• Keep security objects such as a favorite teddy bear or blanket close by. Keep your routine as normal as possible. Regular eating and nap times are important.
Encourage children to get outside and get to know the people and the neighborhood. Encourage older children to distribute fliers for babysitting, lawn care, or car washing. Encourage them to participate in school activities that appeal to them. Get them on sports teams and into clubs. Throw a housewarming party for yourselves and invite all the adults and children on the block.
Most teenagers see themselves as adult members of the family, and may feel disrespected if they don’t hear about the move early in the process. Also, they’ll need time to work through the ordeal of leaving their friends.
Ending relationships and saying goodbyes takes time, and is best done before the move. Some relationships will be extremely difficult to bring to an end, and these will require thoughtful, personalized planning. How, for instance, do you move a 17-year-old a thousand miles from her steady boyfriend? Even though teens seem more advanced in their social skills, they may worry a lot about making friends and fitting in. Visit their new school and check out local activities and employment opportunities for young people.
Communities have their own culture and way of doing things, and this is often reflected in the way teens dress. How they look is really important to teens. Before spending money on a new school wardrobe, your teen may want to observe what’s “in.” Purchasing a few new outfits can often help a teen feel more comfortable. It’s particularly important to let teens known that you want to hear about, and respect, their concerns. Blanket assurances may seem to your teen like you’re dismissing his or her feelings. It may help to explain that the move is a type of rehearsal for future changes, like college or a new job.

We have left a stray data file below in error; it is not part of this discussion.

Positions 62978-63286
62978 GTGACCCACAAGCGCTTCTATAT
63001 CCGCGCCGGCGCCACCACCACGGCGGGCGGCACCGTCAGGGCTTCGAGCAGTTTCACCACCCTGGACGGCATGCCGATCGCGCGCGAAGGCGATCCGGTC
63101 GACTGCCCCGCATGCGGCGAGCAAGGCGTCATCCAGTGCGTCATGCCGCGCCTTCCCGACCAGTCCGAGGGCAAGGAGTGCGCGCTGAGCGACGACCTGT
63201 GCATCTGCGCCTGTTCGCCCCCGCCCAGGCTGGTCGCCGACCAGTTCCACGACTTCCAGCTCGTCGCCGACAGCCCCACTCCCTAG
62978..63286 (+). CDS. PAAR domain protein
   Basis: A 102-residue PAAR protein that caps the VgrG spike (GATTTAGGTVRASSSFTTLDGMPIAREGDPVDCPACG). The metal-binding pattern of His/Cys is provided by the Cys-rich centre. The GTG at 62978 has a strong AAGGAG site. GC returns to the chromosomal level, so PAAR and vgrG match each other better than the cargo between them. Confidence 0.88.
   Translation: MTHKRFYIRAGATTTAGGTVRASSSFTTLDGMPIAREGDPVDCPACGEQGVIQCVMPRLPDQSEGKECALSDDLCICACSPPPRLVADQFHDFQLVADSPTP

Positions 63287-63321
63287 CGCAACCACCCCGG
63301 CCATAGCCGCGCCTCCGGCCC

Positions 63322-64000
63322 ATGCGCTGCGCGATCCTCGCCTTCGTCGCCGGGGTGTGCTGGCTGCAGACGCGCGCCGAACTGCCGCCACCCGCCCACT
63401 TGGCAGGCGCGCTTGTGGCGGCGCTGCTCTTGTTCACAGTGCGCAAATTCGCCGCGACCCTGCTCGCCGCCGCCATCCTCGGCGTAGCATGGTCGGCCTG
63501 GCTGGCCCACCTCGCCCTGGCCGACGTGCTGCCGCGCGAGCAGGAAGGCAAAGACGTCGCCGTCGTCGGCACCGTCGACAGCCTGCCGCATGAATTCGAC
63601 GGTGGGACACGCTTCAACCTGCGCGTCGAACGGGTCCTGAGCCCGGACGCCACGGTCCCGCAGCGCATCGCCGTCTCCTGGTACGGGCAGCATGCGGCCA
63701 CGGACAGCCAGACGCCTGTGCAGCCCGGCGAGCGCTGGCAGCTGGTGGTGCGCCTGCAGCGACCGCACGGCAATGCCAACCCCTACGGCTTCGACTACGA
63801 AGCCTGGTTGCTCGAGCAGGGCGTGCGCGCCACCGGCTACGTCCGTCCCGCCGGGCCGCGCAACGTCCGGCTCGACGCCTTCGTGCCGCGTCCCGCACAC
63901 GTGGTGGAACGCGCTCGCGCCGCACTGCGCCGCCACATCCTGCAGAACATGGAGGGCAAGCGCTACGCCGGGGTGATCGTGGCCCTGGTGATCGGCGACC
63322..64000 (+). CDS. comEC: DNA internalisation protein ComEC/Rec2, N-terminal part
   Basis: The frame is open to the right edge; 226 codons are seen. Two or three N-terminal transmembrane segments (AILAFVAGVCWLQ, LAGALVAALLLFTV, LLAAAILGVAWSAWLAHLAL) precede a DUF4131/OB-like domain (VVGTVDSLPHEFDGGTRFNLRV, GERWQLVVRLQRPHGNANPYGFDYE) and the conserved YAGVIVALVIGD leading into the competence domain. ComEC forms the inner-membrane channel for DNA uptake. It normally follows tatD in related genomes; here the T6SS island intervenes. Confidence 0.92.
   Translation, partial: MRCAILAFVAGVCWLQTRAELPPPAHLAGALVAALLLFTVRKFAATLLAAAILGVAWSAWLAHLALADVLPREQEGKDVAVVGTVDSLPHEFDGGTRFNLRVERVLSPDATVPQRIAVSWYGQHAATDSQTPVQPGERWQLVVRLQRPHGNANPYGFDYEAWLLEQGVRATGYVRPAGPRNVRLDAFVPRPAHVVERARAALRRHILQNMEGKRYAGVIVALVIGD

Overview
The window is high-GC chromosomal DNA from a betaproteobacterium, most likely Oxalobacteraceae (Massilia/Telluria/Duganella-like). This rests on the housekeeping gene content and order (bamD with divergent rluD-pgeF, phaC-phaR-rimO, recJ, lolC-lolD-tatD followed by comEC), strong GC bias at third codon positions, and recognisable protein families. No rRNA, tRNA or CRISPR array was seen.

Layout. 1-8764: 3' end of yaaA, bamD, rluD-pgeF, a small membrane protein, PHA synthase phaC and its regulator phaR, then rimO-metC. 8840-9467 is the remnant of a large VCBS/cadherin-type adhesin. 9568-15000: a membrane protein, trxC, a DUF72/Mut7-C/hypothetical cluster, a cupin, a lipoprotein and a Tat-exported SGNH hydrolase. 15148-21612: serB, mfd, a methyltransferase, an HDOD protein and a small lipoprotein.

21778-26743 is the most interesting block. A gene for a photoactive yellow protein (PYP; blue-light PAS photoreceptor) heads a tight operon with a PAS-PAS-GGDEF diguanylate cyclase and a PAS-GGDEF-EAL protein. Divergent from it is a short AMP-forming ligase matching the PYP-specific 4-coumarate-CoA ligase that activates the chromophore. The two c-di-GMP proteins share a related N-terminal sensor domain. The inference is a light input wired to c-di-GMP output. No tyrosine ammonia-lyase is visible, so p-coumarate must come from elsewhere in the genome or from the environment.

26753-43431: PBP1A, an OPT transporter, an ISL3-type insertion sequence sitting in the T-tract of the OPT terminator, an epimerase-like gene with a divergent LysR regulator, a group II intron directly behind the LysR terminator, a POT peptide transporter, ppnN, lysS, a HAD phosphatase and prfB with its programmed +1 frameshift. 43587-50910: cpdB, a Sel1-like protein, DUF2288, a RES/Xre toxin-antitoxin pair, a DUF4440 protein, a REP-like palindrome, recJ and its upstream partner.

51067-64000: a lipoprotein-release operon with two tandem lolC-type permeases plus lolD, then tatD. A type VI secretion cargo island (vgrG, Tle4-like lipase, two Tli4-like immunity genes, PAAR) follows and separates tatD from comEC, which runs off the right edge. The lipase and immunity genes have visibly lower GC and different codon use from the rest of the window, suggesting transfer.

At any age, get help if emotional problems arise. Ask a teacher for assistance. Consider professional counseling. Don’t let a serious problem slide. Eventually, the strangeness and temporary discomforts should diminish. New friends will become good friends. The new house may become the family gathering place that your grandchildren will visit on holidays. In the long run, everything will work out fine.
This article courtecy off Michael Tudorie